Amal Jamil Ahmed, Mitchell Wand, Cormac Flanagan
Date of Award
Doctor of Philosophy
Department or Academic Unit
College of Computer and Information Science.
Design, Programming Languages, Semantics, Software Contracts
Computer Sciences | Programming Languages and Compilers
Contracts are a popular mechanism for enhancing the interface of components. In the world of first-order functions, programmers embrace contracts because they write them in a familiar language and easily understand them as a pair of a pre-condition andsame expressiveness to programmers but their meaning subtly differs from the familiar first-order notion. For instance, it is unclear what the behavior of dependent contracts for higher-order functions or of contracts for mutable data should be. As a consequence, it is difficult to design monitoring systems for such higher-order worlds.
In response to this problem, this dissertation investigates complete monitors, a formal framework for deciding if a contract system is correct. The intuition behind the framework is that a correct contract system should:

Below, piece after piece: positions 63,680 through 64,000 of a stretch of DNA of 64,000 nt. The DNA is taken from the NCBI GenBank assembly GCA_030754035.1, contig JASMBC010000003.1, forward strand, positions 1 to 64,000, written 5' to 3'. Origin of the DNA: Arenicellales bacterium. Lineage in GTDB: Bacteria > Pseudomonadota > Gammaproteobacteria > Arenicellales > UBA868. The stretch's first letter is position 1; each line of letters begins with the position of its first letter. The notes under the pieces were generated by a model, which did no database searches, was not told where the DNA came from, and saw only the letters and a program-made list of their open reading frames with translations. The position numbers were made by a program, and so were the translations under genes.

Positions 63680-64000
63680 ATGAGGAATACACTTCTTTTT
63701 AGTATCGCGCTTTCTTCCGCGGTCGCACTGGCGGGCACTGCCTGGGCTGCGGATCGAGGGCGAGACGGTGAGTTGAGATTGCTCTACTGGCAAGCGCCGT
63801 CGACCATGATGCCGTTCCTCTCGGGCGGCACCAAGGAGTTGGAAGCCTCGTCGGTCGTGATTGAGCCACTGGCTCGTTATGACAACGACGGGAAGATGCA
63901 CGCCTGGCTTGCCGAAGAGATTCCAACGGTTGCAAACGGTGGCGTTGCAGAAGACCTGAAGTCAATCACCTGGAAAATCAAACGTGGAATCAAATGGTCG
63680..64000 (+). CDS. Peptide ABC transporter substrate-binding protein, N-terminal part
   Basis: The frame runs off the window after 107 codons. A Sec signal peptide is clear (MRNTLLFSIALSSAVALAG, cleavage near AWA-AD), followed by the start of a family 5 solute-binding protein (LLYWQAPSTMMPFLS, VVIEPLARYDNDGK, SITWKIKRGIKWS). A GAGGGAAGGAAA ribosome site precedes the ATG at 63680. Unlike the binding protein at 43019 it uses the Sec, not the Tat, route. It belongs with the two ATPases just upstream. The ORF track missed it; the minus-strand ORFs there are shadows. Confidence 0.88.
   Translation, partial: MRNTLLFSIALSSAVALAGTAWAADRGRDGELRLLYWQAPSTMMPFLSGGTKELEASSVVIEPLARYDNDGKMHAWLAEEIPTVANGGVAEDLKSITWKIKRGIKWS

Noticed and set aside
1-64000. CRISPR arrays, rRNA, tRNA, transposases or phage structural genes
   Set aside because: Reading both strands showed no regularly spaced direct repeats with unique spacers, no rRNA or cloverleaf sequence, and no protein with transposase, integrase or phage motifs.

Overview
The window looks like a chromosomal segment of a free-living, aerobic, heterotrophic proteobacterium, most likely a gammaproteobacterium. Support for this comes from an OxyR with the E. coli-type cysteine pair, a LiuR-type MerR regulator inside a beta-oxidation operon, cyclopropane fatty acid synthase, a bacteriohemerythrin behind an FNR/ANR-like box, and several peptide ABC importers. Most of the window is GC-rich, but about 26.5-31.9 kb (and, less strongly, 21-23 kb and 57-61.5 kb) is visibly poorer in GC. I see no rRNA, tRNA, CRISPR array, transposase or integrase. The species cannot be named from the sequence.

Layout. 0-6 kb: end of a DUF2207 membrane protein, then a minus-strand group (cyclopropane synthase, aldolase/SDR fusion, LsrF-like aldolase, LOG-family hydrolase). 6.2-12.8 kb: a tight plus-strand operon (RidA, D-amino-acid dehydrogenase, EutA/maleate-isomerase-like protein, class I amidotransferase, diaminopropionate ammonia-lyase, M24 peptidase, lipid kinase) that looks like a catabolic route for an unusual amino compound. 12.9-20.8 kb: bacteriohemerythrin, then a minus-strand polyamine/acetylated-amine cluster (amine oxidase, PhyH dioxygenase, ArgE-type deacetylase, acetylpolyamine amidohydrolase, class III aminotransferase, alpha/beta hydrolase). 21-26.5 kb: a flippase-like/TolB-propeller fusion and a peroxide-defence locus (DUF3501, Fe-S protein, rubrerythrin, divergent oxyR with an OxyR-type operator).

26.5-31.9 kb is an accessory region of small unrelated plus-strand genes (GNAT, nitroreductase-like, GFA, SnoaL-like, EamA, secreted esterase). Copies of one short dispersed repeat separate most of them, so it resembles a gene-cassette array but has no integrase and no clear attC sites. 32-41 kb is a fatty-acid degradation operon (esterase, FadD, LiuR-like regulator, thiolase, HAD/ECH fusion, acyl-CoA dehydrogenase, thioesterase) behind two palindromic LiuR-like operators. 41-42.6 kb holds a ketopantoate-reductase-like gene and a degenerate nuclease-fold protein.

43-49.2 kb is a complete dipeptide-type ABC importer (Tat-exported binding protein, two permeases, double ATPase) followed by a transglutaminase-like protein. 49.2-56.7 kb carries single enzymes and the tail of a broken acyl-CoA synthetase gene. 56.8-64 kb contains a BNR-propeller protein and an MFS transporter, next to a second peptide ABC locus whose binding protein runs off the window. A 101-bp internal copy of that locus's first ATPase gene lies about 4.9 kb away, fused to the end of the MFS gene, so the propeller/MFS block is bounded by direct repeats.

1) mediate the exchange of values between contracted components
2) and blame correctly in case of contract violations.
The framework reveals flaws in the semantics for dependent contracts from the literature and suggests a natural fix. In addition, this dissertation demonstrates the usefulness of the framework for language design with a language with contracts for mutable data and a language that mixes typed and untyped imperative programs. The final contribution is the provably correct design of a novel form of contracts, dubbed options contracts, that mix contract checking with random and probabilistic checking.
Dimoulas, Christos, "Foundations for behavioral higher-order contracts" (2012). Computer Science Dissertations. Paper 22. http://hdl.handle.net/2047/d20002848
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